Last week, Senator Edward Markey (D-MA) released a statement demanding Twitter reinstate its accessibility team and online services for people with disabilities. As we were prototyping World Blind Herald , we published an article called Time To Take Action in which we discussed two bills offered in the US Senate. Senator Duckworth offered a bill amending ADA to ensure Internet accessibility and extend it to include a lot more technology. Senator Markey's bill was a set of amendments to the 21st Century Video and Communication Act (CVAA), a bill he sponsored when it was first passed in 2010. Few people read our article and, as best as I can tell, the leadership in the blindness community (NFB, ACB, etc.) did nothing to try to push this legislation during the lame duck session, hence, neither was passed and now we have a hung congress and new civil rights legislation that, while specific to the US, effects every disabled person in the world died on the vine.
We had an opportunity to try to persuade the 12 GOP senators who broke the filibuster in the marriage equality debate and it was passed. We had to do the same, we knew which dozen senators to approach and our leadership sat on its hands. I wonder how many blind people even heard these laws were being proposed?
We were distressed to hear that Twitter had laid off its accessibility department. We are happy that, even if he cannot get legislation passed that Senator Markey is still standing up for our rights in a very public manner.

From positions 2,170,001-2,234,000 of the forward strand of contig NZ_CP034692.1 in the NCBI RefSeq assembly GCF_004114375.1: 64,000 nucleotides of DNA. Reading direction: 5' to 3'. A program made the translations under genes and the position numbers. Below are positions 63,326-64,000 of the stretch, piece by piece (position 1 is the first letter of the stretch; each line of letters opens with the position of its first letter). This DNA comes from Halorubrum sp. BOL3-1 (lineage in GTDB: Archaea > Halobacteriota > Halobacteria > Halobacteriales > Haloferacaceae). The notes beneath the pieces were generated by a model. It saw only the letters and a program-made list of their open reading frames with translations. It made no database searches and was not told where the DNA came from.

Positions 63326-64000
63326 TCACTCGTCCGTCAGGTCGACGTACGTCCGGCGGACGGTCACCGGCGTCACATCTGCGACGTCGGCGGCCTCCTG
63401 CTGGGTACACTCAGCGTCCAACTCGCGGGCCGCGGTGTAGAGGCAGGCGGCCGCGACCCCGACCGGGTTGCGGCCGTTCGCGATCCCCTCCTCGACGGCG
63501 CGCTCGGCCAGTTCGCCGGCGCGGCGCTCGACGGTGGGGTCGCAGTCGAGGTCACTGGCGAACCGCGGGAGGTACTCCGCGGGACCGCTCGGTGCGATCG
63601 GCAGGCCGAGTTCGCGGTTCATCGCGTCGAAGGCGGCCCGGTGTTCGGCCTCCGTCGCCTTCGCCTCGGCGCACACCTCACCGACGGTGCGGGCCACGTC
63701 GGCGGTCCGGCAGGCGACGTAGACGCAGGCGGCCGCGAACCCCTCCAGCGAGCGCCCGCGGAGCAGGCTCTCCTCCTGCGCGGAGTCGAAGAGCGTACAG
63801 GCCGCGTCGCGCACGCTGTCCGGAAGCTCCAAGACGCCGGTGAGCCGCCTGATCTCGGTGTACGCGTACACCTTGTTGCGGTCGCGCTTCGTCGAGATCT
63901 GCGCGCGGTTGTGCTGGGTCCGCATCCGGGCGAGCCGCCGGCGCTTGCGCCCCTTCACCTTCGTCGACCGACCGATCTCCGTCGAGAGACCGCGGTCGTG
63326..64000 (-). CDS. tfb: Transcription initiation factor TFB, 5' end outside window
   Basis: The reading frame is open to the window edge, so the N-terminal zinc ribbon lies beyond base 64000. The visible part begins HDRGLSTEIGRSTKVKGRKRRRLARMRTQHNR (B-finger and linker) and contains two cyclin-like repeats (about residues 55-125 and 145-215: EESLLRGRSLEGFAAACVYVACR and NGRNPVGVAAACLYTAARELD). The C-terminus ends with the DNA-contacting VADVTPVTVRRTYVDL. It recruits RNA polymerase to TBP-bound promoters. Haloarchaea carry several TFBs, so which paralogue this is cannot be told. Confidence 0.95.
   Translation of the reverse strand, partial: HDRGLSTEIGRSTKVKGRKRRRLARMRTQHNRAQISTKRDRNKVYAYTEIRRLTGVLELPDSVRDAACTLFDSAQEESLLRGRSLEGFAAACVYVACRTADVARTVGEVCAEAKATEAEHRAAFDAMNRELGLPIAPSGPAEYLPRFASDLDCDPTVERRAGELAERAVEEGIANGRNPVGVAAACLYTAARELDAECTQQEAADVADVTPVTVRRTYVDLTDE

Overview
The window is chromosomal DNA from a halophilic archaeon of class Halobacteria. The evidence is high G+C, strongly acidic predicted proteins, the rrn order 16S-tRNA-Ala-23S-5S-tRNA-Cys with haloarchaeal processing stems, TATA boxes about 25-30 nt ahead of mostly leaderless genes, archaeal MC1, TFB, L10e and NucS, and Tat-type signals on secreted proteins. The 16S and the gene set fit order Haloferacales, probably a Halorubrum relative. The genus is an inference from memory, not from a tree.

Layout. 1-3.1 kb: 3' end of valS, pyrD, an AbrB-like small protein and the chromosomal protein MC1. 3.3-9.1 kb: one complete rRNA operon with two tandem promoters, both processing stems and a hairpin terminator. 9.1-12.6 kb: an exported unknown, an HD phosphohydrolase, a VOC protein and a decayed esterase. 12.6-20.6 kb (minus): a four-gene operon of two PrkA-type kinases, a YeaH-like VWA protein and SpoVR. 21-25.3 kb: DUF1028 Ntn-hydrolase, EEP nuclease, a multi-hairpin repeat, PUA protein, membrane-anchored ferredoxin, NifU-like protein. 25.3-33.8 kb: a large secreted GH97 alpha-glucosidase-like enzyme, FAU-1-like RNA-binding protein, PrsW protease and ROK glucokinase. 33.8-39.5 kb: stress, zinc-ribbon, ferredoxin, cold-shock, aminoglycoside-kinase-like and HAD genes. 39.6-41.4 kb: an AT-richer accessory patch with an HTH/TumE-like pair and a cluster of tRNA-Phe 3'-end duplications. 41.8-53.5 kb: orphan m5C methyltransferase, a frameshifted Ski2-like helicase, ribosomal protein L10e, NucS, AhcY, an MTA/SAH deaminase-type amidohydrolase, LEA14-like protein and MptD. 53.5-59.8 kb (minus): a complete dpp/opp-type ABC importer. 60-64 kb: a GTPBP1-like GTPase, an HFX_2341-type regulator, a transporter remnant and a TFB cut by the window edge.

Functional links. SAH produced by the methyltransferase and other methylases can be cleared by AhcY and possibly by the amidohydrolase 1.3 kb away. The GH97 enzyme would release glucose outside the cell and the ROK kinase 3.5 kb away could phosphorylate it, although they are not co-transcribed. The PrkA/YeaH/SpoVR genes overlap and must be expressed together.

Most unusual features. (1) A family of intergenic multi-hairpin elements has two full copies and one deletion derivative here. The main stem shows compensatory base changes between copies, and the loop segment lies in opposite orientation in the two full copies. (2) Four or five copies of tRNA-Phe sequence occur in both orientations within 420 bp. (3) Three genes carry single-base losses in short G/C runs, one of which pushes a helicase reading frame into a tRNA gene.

We wanted to bring you Senator Markey's statement as quickly as we could. Rather than analyzing it as we might in a feature article, for a WBH Extra, we'll run his letter to Elan Musk in its entirety from the PDF on his web site. Markey's press release includes a lot of footnotes which we removed so, if you want sources on the assertions he makes, go to the link to his press release and you can find it all there.
The Markey Letter To Musk
Chief Executive Officer Twitter, Inc.
1355 Market Street, Suite 900 San Francisco, CA 94103
February 24, 2023
Dear Mr. Musk:
Twitter has a responsibility to ensure that its platform is open and accessible to disabled users. Yet, you recently eliminated Twitter’s Accessibility Team, which played a crucial role in developing and implementing essential features for Twitter users with disabilities.
Not surprisingly, since you shut down Twitter’s Accessibility Team, disabled users have reported increased difficulty and frustration using Twitter. I urge you to immediately reinstate Twitter’s Accessibility Team and take all necessary steps to promote accessibility for disabled Twitter users.
Twitter’s historical record on disability access was far from perfect,1 but in recent years, the Accessibility Team markedly improved it. Twitter’s Accessibility Team was responsible for features that allowed disabled Twitter users to develop a community, advocate on key issues, organize, share information, and engage in commercial activity on Twitter. These improvements included adding reminders for users to include alt-text for images to describe content for people who are blind or low vision;4 creating auto-generated captions on videos for people who are deaf or hard of hearing; and changing app sounds to make them more pleasing for people with sensory issues. Today, these features are essential for disabled Twitter users.